for safe deposit vaults without the
need for bank staff to accompany the
customer in and out of the vault. Located
just outside the steel door leading to the
boxes, members no longer need to wait in
line for a service representative to admit
them into the safe deposit box room.
When a member wants access to
her safe deposit box, she enters her
four-digit PIN and places her hand in
the reader, which compares her hand’s
length, width, thickness and surface
area with the template stored in the
HandKey II. This simple process takes
approximately one second. When a
match occurs, the door opens, allowing
the member to enter, where she can access
her safe deposit box.
Healthcare facilities. Using cards
and PIN codes together often creates
many problems at hospitals. Physicians
are unlikely to always have their badges.
With the HandReader, all they need
to remember is an issued PIN code.
At a major hospital in the southern
United States, 39 HandKey terminals
heighten security for patients and 3,500
employees on its 61-acre main hospital
campus. Schlage HandKey terminals
are used in the birth center, IT data center,
other major IT areas, the operating
rooms and the emergency department.
From a security standpoint, hand
geometry readers provide secure,
tracked access that protects staff, patients,
visitors and records in highlysecured
hospital areas such as the
pharmacy, patient records, labs and
Higher Education. There is probably
no venue where biometrics is more visible
than on college campuses. Data
from independent research, Effective
Management of Safe & Secure Openings
& Identities, showed that 10 percent of
colleges are using biometrics, though it
is used more by city and urban colleges
than rural schools.
Besides resident halls, biometrics are
popular at dining halls where they limit
access to students who have paid for meal plans and at computer labs where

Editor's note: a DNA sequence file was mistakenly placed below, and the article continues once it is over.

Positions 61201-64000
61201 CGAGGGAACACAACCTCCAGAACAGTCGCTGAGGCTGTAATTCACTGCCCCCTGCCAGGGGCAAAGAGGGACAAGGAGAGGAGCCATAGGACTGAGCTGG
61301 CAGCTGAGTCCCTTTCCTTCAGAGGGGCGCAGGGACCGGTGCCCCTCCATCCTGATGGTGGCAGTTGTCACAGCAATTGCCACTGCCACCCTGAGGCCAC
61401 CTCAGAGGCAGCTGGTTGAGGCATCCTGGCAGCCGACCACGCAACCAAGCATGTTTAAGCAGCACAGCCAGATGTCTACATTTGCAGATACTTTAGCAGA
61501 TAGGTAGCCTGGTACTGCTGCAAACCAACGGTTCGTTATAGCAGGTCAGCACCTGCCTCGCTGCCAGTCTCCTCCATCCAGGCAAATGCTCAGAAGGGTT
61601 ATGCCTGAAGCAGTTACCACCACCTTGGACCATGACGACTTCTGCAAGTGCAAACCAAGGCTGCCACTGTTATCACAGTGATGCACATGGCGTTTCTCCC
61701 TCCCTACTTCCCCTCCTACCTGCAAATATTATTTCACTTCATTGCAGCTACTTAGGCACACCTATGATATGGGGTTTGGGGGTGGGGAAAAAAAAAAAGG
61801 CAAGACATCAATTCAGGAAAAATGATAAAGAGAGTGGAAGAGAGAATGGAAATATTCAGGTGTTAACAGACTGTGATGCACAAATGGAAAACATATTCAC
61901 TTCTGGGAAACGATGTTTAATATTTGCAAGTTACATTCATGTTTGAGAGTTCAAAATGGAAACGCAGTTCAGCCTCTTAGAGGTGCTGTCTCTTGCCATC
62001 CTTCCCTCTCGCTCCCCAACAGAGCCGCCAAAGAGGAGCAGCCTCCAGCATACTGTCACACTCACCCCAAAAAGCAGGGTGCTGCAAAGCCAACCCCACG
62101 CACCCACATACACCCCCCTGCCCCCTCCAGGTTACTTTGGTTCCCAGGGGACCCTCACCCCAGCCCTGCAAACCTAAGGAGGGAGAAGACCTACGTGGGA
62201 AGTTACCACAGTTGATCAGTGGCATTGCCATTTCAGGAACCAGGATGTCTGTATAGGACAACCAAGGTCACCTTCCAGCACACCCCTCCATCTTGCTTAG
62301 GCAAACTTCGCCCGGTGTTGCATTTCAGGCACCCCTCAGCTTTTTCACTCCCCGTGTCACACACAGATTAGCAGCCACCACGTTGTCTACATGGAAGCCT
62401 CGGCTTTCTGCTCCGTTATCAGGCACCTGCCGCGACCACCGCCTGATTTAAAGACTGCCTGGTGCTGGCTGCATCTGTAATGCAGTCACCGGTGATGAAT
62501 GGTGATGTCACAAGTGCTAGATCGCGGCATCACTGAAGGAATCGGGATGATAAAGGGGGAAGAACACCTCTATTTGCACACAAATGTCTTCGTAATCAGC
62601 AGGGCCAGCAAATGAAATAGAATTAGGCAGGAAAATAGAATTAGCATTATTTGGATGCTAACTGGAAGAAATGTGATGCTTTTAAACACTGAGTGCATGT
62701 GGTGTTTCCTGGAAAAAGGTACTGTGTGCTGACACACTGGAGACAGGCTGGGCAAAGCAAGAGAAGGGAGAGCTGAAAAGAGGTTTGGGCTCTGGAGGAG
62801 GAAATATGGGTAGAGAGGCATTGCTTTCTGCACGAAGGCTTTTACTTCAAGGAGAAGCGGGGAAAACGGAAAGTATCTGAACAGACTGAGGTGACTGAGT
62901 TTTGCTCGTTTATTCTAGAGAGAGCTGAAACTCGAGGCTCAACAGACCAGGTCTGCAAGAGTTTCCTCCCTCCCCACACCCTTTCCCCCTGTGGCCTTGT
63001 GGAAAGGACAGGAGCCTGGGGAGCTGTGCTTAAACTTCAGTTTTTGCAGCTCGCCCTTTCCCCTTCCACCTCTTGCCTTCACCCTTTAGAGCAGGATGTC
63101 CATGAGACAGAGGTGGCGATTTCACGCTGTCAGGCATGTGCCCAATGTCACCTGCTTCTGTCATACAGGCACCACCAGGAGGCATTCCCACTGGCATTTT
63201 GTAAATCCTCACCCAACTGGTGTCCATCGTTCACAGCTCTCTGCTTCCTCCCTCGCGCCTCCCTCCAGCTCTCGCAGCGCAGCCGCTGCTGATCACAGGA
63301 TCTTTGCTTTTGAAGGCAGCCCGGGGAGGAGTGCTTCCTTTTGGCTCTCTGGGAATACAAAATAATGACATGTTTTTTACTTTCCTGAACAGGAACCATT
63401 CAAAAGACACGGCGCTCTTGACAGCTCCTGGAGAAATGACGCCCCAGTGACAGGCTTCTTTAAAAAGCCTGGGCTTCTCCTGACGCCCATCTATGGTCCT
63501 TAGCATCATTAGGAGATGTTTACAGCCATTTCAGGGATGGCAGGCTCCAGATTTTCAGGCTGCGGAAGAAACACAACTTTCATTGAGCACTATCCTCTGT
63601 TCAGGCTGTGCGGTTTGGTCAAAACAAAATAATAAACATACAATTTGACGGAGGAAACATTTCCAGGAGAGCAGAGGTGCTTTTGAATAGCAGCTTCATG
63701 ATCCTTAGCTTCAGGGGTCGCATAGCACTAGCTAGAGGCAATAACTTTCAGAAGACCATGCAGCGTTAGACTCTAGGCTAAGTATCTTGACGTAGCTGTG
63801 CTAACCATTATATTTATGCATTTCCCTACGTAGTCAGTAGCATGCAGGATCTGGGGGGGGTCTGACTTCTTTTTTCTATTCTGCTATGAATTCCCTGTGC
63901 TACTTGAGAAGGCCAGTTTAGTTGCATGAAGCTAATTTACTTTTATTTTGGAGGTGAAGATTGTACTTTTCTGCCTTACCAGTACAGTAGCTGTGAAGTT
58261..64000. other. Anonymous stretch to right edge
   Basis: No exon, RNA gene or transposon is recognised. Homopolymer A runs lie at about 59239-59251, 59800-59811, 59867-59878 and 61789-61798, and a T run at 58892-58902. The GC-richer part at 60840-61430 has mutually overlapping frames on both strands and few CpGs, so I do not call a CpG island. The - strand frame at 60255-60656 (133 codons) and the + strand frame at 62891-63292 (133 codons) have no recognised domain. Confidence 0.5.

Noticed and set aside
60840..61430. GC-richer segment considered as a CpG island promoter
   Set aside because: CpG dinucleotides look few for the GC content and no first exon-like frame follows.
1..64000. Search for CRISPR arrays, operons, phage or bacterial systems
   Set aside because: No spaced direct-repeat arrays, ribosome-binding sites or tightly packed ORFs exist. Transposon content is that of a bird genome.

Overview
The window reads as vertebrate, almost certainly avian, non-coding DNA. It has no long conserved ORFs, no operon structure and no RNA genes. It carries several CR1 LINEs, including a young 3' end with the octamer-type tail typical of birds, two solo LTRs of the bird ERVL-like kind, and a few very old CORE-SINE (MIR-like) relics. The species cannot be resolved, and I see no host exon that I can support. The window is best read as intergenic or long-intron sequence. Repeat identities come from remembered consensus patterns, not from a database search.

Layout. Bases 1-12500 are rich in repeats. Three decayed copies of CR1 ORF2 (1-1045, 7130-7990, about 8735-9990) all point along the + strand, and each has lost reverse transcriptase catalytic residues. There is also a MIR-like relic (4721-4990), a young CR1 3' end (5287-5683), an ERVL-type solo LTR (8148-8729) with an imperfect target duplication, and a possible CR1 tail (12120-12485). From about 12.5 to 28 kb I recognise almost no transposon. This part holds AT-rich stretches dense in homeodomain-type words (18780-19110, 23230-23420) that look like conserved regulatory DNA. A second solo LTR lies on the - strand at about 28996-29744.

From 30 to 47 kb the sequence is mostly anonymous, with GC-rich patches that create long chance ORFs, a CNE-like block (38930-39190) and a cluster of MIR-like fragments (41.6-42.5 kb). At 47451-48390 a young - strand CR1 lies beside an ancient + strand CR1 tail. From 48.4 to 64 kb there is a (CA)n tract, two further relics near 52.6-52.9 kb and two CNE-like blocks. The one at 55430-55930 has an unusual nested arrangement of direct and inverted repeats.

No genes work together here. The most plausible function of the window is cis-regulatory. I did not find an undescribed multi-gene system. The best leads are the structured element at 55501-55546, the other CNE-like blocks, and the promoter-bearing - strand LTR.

only those authorized to enter can
do so, protecting sensitive equipment
and information. However, one of the
most popular venues for biometrics on
an education campus is recreational
facilities. Students continually forget
to bring their cards when planning to
workout. Plus, the recreational facility
doesn’t face the problem of students
transferring an ID card to a friend. The
University of California (UC)-Irvine,
with 22,000 students, is an example.
“The number one suggestion from
our members was eliminating the need
for ID cards,” said Jill Schindele, director
of campus recreation at UC-Irvine.
“We took their suggestions seriously
and feel that hand geometry is the fastest
and most efficient alternative to
With biometrics, students throughout
the nation receive added security and the
convenience of not worrying about lost,
stolen or borrowed credentials.
Transportation hubs. For more
than 20 years, employees and passengers
at San Francisco International
Airport (SFO) have been comforted
by the knowledge that their safety is
in good hands.
As the nation’s 10th busiest airport,
SFO employs biometric HandReaders
to secure its air operations area (AOA),
allowing access to authorized persons
only. The readers secure more than 180
doors and verify the identity of more
than 18,000 employees.
The use of biometrics at SFO is fully
integrated into the airport’s overall access
Utilities. HandReaders are installed
on the doors of major North American
nuclear power plants to ensure only authorized
users can enter. For instance,
at a Canadian nuclear power plant,
every employee, even the chairman
himself, as well as visitors to the facility,
must enroll on the HandKey to be
admitted into the site.
Hand geometry was selected for its
ease of use, reliability and high accuracy.
Also, versus other biometric options,
like fingerprint and iris, the plant
found that hand geometry technology
was the easiest to introduce to their employees.
In fact, at implementation, the
employee response was excellent.
A New Definition of Security
What was once acceptable for security
is now being questioned. Since the objective
of any access control system is
to let authorized people into specific
places, only the use of a biometric device
meets this goal.
Systems that use PINs only require
individuals to know a specific number
to gain entry, but who actually enters
the code cannot be determined. HandReaders,
on the other hand, verify
who a person is in a convenient and
This article originally appeared in the January 2014 issue of Security Today.